Just when you thought the debate over gun control couldn’t get any more twisted, the old claim has been revived that slavery might not have lasted so long in America if black people had been granted the right to bear arms at the outset of their arrival in the new world. Raised during a CNN interview by Washington, D.C., publicist Larry Ward, one of the principal organizers of the Gun Appreciation Day rallies staged Jan. 19 and a staunch defender of the NRA, the comment seemed to those unfamiliar with such thinking like material culled from a dark stand-up comedy routine.
Far from being funny, Ward’s view is part and parcel of a simplistic and embittered fundamentalism that has dominated political discourse on gun rights and the Second Amendment for decades and embraces the twin beliefs that any new gun control measures would not only be unconstitutional but also racist.
Both beliefs are nonsense, but not without a kernel of distorted truth. And we can thank Ward and other like-minded pro-gun zealots both within and outside of the NRA for helping to renew public interest in uncovering the truth behind the nation’s gun rights history. Understanding that history, especially in the aftermath of the Sandy Hook massacre, is vital both to our efforts to achieve sensible gun control reform and to the more general task of demystifying the Second Amendment’s meaning and scope.
Let’s begin the process with a sad admission: Our gun rights history indeed is stained with racism, commencing with particular force in the Colonial South, where blacks, both slave and free, were prohibited from owning firearms.
In “The Hidden History of the Second Amendment,” a 1998 law review article that is only now gaining notice beyond academic circles, professor Carl Bogus of Roger Williams University School of Law in Rhode Island, reminds us that slavery was not just an economic and political institution but a “gigantic police system.” The primary means of enforcing the system were the “slave patrols,” armed groups of white men whose job was to ensure that blacks were not wandering or gathering where they were not permitted, engaging in suspicious activity or acquiring forbidden weapons. The old South, where slaves often outnumbered whites by large margins, lived in constant fear of slave revolts and over time, in places such as Virginia, South Carolina and Georgia, the functions of the slave patrols were taken over by state militias.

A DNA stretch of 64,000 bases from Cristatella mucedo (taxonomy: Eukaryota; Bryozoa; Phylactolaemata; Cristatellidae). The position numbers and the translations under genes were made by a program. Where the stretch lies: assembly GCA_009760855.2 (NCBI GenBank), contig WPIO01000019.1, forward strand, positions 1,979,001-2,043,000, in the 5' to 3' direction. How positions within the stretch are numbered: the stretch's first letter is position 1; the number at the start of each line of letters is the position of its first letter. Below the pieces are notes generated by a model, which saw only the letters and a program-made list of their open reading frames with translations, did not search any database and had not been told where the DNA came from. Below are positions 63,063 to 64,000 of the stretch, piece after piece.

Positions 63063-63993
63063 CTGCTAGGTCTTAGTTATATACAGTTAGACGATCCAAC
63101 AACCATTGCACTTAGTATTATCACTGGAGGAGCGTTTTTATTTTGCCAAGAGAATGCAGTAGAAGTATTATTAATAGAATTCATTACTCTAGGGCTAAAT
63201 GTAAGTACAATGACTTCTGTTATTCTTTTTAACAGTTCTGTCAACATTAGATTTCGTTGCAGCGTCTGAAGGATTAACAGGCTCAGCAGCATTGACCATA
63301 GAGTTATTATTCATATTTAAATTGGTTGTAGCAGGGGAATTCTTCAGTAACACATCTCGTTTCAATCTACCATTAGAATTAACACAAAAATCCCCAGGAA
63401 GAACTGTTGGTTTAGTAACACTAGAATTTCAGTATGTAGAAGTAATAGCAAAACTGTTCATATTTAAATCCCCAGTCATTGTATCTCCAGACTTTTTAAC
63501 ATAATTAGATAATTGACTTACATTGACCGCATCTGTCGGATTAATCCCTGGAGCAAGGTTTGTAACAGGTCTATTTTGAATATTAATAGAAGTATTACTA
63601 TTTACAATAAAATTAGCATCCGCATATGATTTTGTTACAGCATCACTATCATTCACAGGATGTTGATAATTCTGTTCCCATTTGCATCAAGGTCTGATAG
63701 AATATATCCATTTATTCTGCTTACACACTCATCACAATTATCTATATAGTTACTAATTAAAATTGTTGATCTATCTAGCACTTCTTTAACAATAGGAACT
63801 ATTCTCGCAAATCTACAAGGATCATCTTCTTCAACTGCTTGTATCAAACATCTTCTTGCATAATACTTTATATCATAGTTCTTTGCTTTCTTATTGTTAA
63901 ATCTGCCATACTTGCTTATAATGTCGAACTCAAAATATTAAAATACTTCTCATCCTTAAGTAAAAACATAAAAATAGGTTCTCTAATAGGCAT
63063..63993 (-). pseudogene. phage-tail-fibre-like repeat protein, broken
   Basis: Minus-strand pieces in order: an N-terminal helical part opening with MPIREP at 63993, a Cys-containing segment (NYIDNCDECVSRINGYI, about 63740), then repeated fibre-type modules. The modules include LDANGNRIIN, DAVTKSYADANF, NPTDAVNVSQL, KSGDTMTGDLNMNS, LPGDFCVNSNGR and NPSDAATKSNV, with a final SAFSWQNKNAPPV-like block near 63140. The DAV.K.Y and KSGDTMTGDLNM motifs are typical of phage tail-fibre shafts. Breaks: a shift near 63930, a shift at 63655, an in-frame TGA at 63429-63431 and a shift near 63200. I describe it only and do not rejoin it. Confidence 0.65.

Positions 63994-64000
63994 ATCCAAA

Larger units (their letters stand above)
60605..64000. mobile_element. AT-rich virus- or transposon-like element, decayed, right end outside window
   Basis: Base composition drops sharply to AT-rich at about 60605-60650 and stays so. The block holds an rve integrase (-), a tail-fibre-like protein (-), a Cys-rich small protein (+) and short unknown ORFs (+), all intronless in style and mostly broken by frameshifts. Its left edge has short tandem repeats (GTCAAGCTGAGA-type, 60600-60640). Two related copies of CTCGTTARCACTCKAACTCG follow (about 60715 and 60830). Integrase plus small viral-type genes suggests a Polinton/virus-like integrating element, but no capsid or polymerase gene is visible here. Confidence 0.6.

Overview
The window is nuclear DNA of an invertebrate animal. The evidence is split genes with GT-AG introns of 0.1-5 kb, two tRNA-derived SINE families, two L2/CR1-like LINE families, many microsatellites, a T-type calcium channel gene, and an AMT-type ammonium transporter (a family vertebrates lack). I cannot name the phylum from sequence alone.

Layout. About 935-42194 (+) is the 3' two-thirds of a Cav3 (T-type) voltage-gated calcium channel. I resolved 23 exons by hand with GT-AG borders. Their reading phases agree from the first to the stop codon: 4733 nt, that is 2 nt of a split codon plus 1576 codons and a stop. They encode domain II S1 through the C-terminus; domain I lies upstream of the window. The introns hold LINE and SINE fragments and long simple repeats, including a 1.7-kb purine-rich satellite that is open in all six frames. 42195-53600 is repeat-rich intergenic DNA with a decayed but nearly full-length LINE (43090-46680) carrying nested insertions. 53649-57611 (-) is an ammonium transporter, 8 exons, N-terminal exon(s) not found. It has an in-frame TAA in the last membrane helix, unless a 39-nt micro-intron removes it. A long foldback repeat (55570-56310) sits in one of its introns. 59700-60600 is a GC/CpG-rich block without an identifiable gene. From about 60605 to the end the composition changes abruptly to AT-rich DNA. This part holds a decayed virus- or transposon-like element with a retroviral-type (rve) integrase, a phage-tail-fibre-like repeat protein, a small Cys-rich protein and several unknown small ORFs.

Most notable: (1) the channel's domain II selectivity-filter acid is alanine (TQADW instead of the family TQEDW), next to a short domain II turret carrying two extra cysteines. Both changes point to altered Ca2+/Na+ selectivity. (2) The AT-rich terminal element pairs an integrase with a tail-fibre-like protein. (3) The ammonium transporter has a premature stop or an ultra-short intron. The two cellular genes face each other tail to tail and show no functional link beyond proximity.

Bogus also makes the claim—disputed, of course, not just by the NRA but by the current Republican majority on the Supreme Court—that the Second Amendment wasn’t designed to protect an individual right to bear arms, but at least in part to prevent the federal government under the newly ratified Constitution from usurping control of state militias and undermining their slave patrol duties.
Although divining the original intent of the Founding Fathers is a risky and often dubious enterprise—and there are even some respected liberal historians who disagree with Bogus on the racist origins of the Second Amendment—the professor offers a compelling account that James Madison, the amendment’s author, had promised to support the Bill of Rights, including what became the Second Amendment, during the course of his 1789 campaign to win election to the House of Representatives. Madison’s motive was mainly political: to tamp down lingering concerns among some of his anti-Federalist slave-owning constituents that the union would end their way of life.